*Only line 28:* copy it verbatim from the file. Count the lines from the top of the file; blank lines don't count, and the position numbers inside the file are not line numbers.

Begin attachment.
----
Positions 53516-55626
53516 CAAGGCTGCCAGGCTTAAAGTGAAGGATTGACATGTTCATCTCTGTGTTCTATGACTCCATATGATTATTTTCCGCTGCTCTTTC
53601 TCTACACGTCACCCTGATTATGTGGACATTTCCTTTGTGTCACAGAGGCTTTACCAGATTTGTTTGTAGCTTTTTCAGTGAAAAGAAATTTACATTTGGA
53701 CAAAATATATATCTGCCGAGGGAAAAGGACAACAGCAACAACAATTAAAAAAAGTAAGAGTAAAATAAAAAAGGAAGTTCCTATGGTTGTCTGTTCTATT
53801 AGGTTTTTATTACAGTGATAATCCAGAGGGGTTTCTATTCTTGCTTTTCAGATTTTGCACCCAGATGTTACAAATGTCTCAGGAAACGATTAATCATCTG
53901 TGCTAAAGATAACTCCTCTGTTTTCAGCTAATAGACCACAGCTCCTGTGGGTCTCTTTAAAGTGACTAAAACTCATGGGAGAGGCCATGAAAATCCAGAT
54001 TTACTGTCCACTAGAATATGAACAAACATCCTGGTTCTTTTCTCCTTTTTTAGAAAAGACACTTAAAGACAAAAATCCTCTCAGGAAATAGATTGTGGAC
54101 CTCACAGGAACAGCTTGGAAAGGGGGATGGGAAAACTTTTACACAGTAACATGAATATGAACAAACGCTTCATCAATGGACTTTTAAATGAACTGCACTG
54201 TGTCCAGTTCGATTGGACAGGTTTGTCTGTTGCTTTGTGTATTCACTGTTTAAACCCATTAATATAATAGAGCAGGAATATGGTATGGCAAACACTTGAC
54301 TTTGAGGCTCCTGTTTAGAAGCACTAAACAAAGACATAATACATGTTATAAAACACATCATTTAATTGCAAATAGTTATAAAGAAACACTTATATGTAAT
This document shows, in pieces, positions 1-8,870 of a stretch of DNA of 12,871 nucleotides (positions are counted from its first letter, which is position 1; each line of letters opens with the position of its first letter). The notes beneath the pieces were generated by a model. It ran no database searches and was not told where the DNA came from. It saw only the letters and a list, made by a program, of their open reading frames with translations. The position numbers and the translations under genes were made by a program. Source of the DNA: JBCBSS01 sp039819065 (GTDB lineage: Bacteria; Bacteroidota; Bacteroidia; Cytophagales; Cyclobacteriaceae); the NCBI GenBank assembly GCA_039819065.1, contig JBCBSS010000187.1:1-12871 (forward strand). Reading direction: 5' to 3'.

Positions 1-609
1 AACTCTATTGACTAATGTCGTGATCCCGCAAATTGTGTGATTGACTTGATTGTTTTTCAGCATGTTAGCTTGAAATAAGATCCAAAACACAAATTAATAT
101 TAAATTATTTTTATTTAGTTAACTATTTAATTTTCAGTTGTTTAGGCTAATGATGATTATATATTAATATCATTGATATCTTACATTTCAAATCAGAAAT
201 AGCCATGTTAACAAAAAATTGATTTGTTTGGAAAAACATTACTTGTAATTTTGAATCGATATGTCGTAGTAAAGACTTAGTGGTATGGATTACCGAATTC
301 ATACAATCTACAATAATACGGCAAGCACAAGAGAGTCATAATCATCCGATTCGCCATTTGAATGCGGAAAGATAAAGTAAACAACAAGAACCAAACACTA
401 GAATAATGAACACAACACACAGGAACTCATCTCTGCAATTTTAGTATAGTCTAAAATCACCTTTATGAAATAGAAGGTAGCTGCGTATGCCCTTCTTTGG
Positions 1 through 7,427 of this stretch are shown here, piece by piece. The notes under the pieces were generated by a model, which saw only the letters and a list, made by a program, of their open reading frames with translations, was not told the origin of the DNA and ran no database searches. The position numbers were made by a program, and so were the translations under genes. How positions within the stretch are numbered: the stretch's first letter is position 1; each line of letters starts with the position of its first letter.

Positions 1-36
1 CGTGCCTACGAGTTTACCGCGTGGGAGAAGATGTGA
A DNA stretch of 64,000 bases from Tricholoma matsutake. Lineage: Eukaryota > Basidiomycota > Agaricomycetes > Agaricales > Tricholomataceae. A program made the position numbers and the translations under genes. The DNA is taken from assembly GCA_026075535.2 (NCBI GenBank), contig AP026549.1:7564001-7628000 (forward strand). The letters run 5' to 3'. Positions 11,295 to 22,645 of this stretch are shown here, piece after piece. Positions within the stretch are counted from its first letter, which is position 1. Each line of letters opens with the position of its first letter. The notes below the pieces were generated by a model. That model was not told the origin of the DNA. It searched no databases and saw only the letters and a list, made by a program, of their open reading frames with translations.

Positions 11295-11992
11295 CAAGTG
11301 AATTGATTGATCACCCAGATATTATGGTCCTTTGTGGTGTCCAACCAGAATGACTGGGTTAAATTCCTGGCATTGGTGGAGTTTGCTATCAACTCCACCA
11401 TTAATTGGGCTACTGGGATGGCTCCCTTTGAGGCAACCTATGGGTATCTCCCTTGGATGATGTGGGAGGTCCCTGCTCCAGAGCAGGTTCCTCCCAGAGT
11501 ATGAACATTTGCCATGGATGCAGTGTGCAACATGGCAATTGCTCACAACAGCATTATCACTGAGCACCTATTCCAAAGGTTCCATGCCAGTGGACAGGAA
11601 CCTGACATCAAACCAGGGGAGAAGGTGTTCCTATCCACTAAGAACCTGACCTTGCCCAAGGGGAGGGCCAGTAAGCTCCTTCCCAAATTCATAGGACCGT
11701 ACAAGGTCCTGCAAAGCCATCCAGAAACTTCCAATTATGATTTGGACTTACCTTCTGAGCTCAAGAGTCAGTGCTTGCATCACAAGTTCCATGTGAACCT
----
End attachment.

11701 ACAAGGTCCTGCAAAGCCATCCAGAAACTTCCAATTATGATTTGGACTTACCTTCTGAGCTCAAGAGTCAGTGCTTGCATCACAAGTTCCATGTGAACCT